Main Article Content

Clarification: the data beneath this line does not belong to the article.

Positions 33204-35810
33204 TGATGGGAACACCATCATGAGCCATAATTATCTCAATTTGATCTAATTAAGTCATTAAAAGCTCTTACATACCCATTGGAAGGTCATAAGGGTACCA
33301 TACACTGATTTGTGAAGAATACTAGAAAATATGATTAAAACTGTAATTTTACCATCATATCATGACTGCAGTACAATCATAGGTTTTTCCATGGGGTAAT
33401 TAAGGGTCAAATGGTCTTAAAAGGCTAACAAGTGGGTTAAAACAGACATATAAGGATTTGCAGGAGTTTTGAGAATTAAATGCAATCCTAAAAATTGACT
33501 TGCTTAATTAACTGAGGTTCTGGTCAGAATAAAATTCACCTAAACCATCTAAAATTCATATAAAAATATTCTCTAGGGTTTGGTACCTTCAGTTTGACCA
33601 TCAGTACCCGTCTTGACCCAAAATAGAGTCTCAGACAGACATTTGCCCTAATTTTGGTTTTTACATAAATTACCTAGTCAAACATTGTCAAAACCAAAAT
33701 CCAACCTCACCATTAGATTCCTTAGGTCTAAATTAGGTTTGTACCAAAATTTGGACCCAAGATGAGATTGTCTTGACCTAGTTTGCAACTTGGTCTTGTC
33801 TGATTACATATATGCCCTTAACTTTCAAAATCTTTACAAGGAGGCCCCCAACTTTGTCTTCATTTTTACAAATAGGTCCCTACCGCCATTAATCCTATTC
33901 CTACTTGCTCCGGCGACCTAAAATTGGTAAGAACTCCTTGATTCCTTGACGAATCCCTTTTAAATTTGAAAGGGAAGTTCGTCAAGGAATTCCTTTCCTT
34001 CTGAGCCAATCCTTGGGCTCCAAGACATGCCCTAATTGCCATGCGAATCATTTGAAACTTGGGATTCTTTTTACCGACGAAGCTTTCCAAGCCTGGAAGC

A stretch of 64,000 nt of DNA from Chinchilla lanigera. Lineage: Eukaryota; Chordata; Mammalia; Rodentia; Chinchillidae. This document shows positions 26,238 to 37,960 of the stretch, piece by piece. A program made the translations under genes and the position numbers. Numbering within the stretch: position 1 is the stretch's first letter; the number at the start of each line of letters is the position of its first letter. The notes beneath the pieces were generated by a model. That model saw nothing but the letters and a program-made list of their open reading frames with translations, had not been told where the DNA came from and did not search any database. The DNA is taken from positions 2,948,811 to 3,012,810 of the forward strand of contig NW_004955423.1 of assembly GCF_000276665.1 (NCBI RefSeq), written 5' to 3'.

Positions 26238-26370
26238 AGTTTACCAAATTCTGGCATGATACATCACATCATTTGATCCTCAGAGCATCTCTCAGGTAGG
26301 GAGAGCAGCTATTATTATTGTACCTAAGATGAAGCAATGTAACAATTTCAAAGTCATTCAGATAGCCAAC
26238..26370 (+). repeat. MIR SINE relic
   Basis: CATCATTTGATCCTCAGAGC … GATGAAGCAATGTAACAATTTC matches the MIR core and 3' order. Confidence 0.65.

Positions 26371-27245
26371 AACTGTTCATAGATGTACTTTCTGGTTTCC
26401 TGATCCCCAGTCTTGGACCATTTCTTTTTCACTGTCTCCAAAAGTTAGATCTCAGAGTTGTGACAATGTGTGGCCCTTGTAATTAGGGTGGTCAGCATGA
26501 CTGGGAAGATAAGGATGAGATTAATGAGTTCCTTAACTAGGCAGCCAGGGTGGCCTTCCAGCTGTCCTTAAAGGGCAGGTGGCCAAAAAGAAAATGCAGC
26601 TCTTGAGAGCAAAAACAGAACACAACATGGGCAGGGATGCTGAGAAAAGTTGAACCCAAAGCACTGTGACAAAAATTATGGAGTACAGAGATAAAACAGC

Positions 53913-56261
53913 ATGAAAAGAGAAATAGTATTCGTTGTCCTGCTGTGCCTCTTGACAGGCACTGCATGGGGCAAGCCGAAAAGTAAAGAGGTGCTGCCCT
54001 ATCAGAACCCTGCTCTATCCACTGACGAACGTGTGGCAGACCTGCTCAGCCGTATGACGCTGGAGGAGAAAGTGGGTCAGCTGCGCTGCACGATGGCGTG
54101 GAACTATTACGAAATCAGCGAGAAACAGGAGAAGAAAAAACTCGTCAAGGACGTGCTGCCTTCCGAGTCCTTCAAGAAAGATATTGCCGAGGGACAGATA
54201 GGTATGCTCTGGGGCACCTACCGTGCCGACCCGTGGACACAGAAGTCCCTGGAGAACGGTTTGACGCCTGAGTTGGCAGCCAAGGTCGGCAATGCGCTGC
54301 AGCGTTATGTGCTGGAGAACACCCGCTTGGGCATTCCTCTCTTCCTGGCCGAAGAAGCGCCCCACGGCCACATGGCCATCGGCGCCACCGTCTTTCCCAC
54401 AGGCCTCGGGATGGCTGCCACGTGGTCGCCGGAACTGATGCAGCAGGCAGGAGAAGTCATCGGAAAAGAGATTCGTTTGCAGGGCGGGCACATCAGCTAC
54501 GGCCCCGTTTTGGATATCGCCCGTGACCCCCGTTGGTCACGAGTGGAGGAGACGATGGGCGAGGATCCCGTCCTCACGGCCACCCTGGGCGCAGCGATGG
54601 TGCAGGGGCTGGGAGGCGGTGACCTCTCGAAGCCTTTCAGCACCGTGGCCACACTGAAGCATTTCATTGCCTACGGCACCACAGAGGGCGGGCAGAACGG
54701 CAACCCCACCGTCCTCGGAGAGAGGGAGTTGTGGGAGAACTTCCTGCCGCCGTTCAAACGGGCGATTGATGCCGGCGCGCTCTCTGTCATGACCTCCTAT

As the amount of low-cost and low-power sensor nodes increases, so does the size of a wireless sensor network (WSN). Using self-organization, the sensor nodes all connect to one another to form a wireless network. Sensor gadgets are thought to be extremely difficult to recharge in unfavourable conditions. Moreover, network longevity, coverage area, scheduling, and data aggregation are the major issues of WSNs. Furthermore, the ability to extend the life of the network, as well as the dependability and scalability of sensor nodes' data transmissions, demonstrate the success of data aggregation. As a result, clustering methods are thought to be ideal for making the most efficient use of resources while also requiring less energy. All sensor nodes in a cluster communicate with each other via a cluster head (CH) node. Any clustering algorithm's primary responsibility in these situations is to select the ideal CH for solving the variety of limitations, such as minimising energy consumption and delay. Kinetic Gas Molecule Optimization (KGMO) is used in this paper to create a new model for selecting CH to improve network lifetime and energy. Gas molecule agents move through a search space in pursuit of an optimal solution while considering characteristics like energy, distance, and delay as objective functions. On average, the KGMO algorithm results in a 20% increase in network life expectancy and a 19.84% increase in energy stability compared to the traditional technique Bacterial Foraging Optimization Algorithm (BFO).